As always, people should continue to work closely with their physician, who has the full picture of their health, when considering a migraine treatment plan. Migraine treatments are tailored specifically for each patient; what is safe for one patient may carry health risks in another. Additionally, treatments that worked for women in their 20s may be less effective as they transition to menopause. Women should work with their health care team to explore treatment options across the lifespan.

Moving forward in action

Navigating perimenopause and menopause can be challenging on its own—and even more so with the added complexity of migraine. Working with a health care provider who understands the intricate relationship between perimenopause and migraine can greatly impact management strategies and overall well-being.

Watch the full interview with Dr. Lay during the 2024 Migraine World Summit to learn how to proactively manage your health and thrive during this transition.

Guest blog by Lisa Horwitz, Community Support Ambassador with the Migraine World Summit

Approximately 60% of all women who experience migraine report a connection between their menstruation (periods) and their migraine attacks, according to Cleveland Clinic. Interested in better understanding this connection, Christine Lay, MD, FAHS, professor of neurology and Deborah Ivy Christiani Brill Chair in neurology research at the University of Toronto, and director of the headache program at Women’s College Hospital, has been actively involved in research and teaching about migraine across the lifespan, especially as it applies to menstrual health and the transition to menopause. During an interview for the 2024 Migraine World Summit, Dr. Christine Lay shared what she has discovered through her practice.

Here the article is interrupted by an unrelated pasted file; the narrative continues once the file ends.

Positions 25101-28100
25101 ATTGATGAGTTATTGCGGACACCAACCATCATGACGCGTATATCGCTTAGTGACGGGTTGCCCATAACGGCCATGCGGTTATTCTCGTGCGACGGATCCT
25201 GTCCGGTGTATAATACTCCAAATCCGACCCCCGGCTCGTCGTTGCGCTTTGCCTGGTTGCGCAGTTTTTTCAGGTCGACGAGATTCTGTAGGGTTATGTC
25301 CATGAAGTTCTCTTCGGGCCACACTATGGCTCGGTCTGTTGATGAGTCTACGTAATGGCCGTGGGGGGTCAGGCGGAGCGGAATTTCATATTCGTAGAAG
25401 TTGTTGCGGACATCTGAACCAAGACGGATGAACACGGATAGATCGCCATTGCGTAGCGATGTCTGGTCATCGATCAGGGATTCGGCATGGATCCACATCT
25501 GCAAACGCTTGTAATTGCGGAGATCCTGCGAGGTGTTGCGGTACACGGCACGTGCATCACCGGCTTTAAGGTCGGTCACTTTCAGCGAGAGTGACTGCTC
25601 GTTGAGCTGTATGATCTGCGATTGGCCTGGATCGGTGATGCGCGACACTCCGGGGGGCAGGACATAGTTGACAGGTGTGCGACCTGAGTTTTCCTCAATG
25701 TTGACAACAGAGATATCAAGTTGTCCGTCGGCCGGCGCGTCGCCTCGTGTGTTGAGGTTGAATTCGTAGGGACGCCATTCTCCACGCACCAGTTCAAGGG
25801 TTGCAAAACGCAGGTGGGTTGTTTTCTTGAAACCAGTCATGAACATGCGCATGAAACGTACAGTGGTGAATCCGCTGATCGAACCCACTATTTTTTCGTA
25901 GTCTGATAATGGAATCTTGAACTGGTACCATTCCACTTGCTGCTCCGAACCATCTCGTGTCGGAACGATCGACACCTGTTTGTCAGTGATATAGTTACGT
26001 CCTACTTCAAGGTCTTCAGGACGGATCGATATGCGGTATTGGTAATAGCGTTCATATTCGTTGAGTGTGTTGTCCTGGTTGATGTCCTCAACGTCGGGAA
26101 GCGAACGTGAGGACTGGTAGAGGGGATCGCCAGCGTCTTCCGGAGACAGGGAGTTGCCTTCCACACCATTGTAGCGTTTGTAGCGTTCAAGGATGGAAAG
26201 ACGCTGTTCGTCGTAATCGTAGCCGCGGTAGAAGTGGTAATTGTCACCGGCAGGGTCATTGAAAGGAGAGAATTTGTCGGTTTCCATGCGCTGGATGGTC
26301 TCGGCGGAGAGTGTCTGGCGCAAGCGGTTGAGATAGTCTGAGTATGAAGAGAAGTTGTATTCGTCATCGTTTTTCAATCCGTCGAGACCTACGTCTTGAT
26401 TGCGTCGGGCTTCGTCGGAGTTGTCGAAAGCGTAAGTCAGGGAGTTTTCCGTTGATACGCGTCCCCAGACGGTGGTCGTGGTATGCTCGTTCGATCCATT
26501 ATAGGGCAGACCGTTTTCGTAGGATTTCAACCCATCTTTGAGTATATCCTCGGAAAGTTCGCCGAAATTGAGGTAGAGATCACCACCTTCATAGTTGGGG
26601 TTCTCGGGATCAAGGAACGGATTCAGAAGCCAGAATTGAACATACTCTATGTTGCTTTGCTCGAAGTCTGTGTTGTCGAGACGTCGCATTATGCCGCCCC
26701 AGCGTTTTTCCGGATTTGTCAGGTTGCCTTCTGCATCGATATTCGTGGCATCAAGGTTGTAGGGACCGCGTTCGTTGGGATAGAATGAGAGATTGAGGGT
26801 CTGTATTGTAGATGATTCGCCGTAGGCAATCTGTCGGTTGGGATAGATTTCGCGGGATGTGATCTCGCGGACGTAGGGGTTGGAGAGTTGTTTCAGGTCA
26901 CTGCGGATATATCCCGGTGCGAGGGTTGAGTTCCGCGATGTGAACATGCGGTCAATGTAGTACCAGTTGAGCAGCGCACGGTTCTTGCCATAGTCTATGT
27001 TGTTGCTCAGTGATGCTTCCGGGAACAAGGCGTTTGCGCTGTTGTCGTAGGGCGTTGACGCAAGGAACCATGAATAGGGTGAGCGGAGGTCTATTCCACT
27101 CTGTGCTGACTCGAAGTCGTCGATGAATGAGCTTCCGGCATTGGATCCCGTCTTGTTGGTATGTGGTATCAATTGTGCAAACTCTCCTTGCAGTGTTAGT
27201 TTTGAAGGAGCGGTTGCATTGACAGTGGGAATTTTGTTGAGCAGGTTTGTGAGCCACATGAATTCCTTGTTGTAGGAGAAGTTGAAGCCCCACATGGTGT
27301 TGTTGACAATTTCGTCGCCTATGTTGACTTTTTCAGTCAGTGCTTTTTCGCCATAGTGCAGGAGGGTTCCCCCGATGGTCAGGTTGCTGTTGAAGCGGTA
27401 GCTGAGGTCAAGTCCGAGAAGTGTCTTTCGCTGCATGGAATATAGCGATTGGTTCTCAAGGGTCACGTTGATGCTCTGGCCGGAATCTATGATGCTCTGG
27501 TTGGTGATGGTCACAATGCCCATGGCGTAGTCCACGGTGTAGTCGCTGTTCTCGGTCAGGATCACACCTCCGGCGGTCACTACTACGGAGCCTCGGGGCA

How does migraine change for women as they move through perimenopause and menopause?

Perimenopause is the period of time before a woman enters menopause, which is marked by not having a menstrual period for 12 consecutive months. Perimenopause typically begins around age 40 and can last up to 10 years. During perimenopause, hormone levels start to decrease as the body transitions out of its reproductive years. These hormonal changes can cause symptoms, such as hot flashes, difficulty sleeping, brain fog, and mood changes.

Migraine attacks can become more frequent, intense, and harder to treat during perimenopause. Dr. Lay says that an increase in migraine attacks may even occur a few years prior to the start of perimenopause. In fact, she says, “It may be one of the first signs that perimenopause is on its way.”